You have seen a slowdown in growth in China. Does that worry you, considering Unilever depends on emerging markets for about 60 per cent of its turnover?
Though China is growing slowly, it is still recording seven per cent growth, which anyone in Europe would kill for. Also, don’t forget its base is twice as much as five six years ago; so, what was 20 per cent growth earlier is 10 per cent now. The growth in China is outside cities, but our business was concentrated on big cities. We are making adjustments in inventory and stocks, and have reported slower growth. Our emerging markets are still growing at five-six per cent. So, it gives us a competitive advantage. Over-reporting a slowdown in emerging markets hides the potential of the market for companies such as ours, which can easily live through three or six months of a slow growth cycle. For the past 20 years, emerging markets have grown nine per cent running.
You have also talked about a slowdown in India. Do you see India bucking that now?
The global economy is tougher than what many say it is. The International Monetary Fund (IMF) has predicted growth of three per cent but frankly, their forecasts have come down; there is a feeling we have seen the worst. In India, I see the right mindset; the mood is swinging in favour of India, both within and outside, where there is positive perception of it. Your inflation is down from 10 to five per cent. I don’t think growth has slowed as much as inflation. So, that is not a bad thing. And, IMF has predicted in 2016-17, India will grow faster than China. So, India is better positioned than many others. That is attractive for us. Also, I am involved in issues on a new climate economy. India could grow one per cent faster if it is able to solve the problems of planetary boundaries such as climatic change and water availability.
What’s your strategy for e-commerce in India?
An advantage in big cities in India is products can be delivered within a day, as offering these the next day or the day after isn’t attractive. You can do that in India at a low cost, as there is abundance of labour. In the next few years, our global e-commerce business will approach the size of Hindustan Unilever Ltd (HUL)’s business; so, it won’t be small. However, we believe e-commerce should be done through distributors rather than on one’s own.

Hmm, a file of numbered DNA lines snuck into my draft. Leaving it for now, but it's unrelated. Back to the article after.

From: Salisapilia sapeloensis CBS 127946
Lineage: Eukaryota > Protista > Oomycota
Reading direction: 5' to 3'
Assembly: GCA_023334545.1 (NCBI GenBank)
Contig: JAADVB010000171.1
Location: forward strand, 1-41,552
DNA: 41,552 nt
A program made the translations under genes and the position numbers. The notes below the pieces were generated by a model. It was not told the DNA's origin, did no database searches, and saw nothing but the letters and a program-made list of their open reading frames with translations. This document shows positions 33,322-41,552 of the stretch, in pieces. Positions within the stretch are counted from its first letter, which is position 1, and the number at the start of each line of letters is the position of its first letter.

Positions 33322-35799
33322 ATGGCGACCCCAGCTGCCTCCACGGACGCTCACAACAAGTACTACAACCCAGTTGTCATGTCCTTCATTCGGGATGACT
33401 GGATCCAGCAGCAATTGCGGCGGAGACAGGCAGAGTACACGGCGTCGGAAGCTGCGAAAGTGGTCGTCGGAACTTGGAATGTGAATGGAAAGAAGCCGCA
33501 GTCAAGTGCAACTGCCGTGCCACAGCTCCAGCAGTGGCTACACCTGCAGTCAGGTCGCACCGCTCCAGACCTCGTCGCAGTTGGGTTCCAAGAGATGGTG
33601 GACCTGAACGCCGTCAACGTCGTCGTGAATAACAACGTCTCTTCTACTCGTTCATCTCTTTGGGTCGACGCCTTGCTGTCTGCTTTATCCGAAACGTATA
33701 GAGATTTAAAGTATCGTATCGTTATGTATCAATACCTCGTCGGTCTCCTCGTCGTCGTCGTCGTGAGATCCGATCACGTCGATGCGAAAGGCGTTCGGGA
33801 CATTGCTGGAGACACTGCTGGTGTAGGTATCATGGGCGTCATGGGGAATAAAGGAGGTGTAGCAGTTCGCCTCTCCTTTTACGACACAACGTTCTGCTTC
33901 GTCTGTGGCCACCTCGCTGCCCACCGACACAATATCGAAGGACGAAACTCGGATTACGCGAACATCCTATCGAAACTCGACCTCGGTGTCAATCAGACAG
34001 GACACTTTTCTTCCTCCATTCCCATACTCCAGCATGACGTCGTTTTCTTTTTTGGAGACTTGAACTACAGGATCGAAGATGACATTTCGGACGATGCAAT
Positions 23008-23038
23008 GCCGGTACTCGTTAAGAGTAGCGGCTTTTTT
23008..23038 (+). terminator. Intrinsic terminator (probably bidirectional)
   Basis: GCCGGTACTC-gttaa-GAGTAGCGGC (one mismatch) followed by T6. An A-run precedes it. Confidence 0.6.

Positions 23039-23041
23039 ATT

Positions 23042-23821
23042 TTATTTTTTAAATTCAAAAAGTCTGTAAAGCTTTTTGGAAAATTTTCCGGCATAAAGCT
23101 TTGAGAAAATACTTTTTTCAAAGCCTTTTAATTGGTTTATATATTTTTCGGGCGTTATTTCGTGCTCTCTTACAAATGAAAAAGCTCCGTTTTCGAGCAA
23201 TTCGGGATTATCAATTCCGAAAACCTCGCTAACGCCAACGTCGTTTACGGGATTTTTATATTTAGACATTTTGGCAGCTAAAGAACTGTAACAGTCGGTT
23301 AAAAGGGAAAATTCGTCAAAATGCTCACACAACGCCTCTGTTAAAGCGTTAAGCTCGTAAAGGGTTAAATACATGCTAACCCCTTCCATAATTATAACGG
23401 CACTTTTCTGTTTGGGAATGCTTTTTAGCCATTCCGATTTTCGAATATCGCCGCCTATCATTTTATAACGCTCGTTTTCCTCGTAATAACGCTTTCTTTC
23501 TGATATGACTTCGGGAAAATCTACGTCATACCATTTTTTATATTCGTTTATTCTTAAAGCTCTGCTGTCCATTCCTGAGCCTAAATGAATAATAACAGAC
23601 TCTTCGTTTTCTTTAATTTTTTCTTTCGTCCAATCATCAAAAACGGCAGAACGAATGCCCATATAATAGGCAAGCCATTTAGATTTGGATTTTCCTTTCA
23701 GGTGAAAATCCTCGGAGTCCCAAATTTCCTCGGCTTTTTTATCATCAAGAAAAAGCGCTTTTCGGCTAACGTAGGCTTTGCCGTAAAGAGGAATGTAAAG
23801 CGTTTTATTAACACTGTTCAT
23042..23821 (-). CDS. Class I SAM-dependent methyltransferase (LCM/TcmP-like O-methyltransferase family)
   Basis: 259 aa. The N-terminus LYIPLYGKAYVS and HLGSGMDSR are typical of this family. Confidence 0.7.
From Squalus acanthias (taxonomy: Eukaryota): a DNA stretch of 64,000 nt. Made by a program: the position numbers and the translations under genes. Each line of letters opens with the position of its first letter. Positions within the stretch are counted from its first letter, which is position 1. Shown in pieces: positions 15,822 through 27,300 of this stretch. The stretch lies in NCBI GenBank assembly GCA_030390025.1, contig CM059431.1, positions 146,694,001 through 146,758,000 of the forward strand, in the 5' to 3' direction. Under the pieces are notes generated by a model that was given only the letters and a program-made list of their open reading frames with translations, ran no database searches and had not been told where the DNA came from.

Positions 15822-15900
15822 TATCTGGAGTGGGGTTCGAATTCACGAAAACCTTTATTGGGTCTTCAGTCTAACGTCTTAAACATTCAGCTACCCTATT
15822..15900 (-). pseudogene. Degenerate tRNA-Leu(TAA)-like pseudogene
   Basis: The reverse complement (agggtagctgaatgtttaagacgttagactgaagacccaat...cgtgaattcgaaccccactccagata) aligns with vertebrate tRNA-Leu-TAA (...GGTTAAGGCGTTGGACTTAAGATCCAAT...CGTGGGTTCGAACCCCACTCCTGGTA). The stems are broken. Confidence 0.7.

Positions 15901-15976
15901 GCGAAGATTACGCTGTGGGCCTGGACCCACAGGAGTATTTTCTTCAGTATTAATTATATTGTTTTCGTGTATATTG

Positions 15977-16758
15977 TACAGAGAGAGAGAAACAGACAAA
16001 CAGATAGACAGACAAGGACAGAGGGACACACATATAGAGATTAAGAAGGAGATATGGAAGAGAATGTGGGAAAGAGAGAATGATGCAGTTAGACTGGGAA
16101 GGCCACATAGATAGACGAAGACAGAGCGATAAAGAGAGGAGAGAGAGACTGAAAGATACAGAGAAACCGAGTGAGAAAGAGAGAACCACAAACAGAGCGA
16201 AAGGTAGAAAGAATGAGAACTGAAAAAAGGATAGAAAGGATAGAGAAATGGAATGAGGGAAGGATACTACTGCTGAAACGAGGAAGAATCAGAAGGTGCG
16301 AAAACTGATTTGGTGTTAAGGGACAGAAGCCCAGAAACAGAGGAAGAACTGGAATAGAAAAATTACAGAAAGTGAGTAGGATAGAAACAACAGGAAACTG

How are you tackling the challenge of e-commerce globally and in India?
Access of technology and the fact that 60 per cent of the global population will reside in 600-700 congested cities attracts consumers to a different way of shopping. Three to four years ago, many would have said e-commerce wasn’t for India. But surprisingly, it has grown very fast. Surely, we are going to be there. Of course, if you ask me will the market place change dramatically, my answer is I don’t think so. Will 5-10 per cent of business in big cities shift there? It is possible. We are actively working in the social media space, as those who shop through e-commerce stick to the brand.
A couple of years ago, HUL grew in India through a string of acquisitions. That aggression is missing now. Is it a conscious change in strategy?
In the past five-six years, we have made as many acquisitions globally as we have divested. So, these are balanced out. In India, we have doubled our business in the same period. We believe we have had success in growing organically and creating our own brands. So, increasingly, the options we looked at in the past are becoming unattractive. Also, there aren’t that many companies around and our focus is on adding value and organic growth. It does not mean we will not look at any opportunity.
At a time when ‘Make in India’ is the new mantra, what is HUL’s contribution, especially through your research and development (R&D) centre?
The Indian R&D is interconnected with other centres across the world. But products such as water purifiers, Close Up toothpaste and a salt-and-clove variant of the Pepsodent have been developed here. Also, we are building 30 factories around the world and drawing heavily from the know-how of Indian engineers. And, 98 per cent of the material for products is sourced in India. As we have 40 factories, we are already a ‘Make in India’ company, unlike our competitors.
Globally, food accounts for 40 per cent of your business. But in India, it is just 20 per cent. Is that a concern or a conscious strategy?
The fact is our personal care and home care business has done very well. So, a low share of food is because of the high growth of this business, not for any other reason. So, we are not in a mood to be disappointed. Food is big in Europe and the US because we made an acquisition of Best Foods and expanded its portfolio. Of course, we could have sold potato, sugar and rice in India and increased the foods business, but we were looking at innovation products. India is a very underdeveloped market in foods. What we have done is put all the anchor brands in position and are now concentrating on driving market development. So, in the tea segment, for instance, the focus is on upgrading the business to more premium products — tea bags, etc.
Many analysts say HUL talks about the bottom of the pyramid but is increasingly introducing products in the premium category.
That’s okay; anyone can say what he wants. We sell 30 billion units every year; these go to everyone, including most villages. A total of 98 per cent of households in the country use our brands. Surely, we do not ignore urban India or the middle class; so, we also sell Dove shampoo. But the lower-income group also buys Dove, though they buy sachets. They, too, look for premium products.